Put an (Ethical) Ring On It
Buying and wearing engagement rings
without knowing where they come from.
Scrolling down my Facebook newsfeed gives me all kinds of feels, but there’s one specific thing that makes me gasp every time: The adorable picture of a happy couple, with a hand reaching out towards the camera showing off their stunning symbol of love - a ring.
The culture of giving engagement rings as a symbol of marriage has existed since the diamond ring trend sparked among European aristocracy in the 15th century. Fast forward to the late 1940s, De Beers, a leading diamond jewelry company, launched their slogan “A Diamond is Forever”. Since then, receiving a diamond ring has become an expected move come time a couple gets engaged. It has become not only a symbol of love, but also a representation of status and wealth.
For many of us, there’s no question a ring will be or have been bought in our future or present engagements. While it’s easy to focus only on aesthetic and value, it’s important to stop and think about where these diamonds come from. As consumers, we can love a nice shiny rock, but rarely are we educated or given transparency to where our jewelry comes from.
Why This Matters
You may have heard of the Leonardo Dicaprio movie, Blood Diamond. Unfortunately, the movie was inspired by the reality of the diamond industry in Africa. Blood diamonds are alive and well. Also known as conflict diamonds, blood diamonds are illegally traded to fund conflict in war-torn areas - specifically in central and western Africa. The ‘blood’ in blood diamonds symbolizes blood spilled as a result of conflicts funded by the mining and smuggling of diamonds. In 2000, the global diamond industry, alongside the United Nations and several NGOs created the Kimberley Process Certification System. This certification guards against conflict diamonds entering the diamond supply chain. While this initiative was a step forward in protecting the ethics of the diamond industry, it only rendered conflict diamonds as “gemstones sold to fund a rebel movement attempting to overthrow the state”, but nothing else. The Kimberly Process didn’t address unfair labor practices and human rights abuses as they don’t qualify as conflict. According to a 2014 UN report, 140,000 carats of conflict diamonds were smuggled out of the war-torn Central African Republic. Not every diamond you see may be a blood diamond, but it’s hard to pinpoint where the diamonds come from if companies aren’t transparent with their sources.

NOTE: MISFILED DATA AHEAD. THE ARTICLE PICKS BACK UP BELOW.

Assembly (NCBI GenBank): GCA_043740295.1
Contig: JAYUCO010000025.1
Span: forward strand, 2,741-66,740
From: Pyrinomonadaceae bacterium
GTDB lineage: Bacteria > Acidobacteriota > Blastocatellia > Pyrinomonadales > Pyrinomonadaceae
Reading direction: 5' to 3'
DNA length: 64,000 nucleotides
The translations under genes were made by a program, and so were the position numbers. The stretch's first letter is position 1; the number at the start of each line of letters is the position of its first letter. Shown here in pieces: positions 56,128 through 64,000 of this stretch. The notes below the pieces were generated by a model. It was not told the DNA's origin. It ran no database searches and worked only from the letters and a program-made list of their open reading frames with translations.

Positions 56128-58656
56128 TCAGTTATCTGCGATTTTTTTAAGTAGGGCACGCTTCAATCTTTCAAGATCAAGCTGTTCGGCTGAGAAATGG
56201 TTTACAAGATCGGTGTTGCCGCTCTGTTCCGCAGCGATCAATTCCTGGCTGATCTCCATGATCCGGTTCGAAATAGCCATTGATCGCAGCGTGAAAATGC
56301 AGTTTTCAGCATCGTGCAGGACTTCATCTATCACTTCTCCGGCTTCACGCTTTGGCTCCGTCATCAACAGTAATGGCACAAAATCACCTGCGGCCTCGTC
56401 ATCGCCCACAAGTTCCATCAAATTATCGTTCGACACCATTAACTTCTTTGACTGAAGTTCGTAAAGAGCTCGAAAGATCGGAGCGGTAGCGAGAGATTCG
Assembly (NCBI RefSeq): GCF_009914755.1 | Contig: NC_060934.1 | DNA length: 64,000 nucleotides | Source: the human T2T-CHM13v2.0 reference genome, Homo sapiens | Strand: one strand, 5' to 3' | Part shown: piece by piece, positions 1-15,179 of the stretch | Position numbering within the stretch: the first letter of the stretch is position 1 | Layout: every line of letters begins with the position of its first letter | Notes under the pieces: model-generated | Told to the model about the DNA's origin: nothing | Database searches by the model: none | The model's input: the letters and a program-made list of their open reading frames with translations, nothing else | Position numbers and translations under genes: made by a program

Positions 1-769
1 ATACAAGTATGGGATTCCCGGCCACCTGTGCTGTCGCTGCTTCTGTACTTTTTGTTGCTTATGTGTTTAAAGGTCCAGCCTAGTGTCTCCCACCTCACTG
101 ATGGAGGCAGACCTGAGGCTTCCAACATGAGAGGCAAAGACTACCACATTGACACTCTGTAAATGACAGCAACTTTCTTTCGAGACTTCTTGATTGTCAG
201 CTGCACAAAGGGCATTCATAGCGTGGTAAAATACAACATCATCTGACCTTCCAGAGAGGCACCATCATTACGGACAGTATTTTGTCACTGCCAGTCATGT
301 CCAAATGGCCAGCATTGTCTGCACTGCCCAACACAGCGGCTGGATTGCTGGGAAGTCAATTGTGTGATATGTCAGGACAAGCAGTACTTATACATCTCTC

New Habit: Shop ethical rings - they shine the brightest.
A loving fiance once said this about the ring he bought for his bride-to-be: “I don’t want a symbol of our union to also be associated with chaos and controversy and pain.” There are many ways to be good stewards when searching for the perfect ring. The best way right now is to seek trusted jewelry companies that value and guarantee conflict-free diamonds:
Brilliant Earth has made their stamp on the diamond industry by being a leading conflict-free jewelry company. They are committed to protecting human rights, improving livelihoods through fair trade principles, empower communities by promoting long term economic development, protect local ecosystems, and make sure to keep all of their diamond origins transparent through the supply chain. Not to mention, their rings are gorgeous.
Fair Trade Jewelry Co. is a BCorp committed to doing business ethically to positively impact the world around them. They are transparent with their extraction of diamonds, basing their diamond sources in Canada. They also sell vintage Canadian diamonds that are certified as 100% post-consumer by Scientific Certification Systems.
Blue Nile guarantees that all diamonds they sell are ethically sourced and conflict free. They’ve committed to observing and holding high ethical standards for themselves and their partners.
Written by Gracie Leung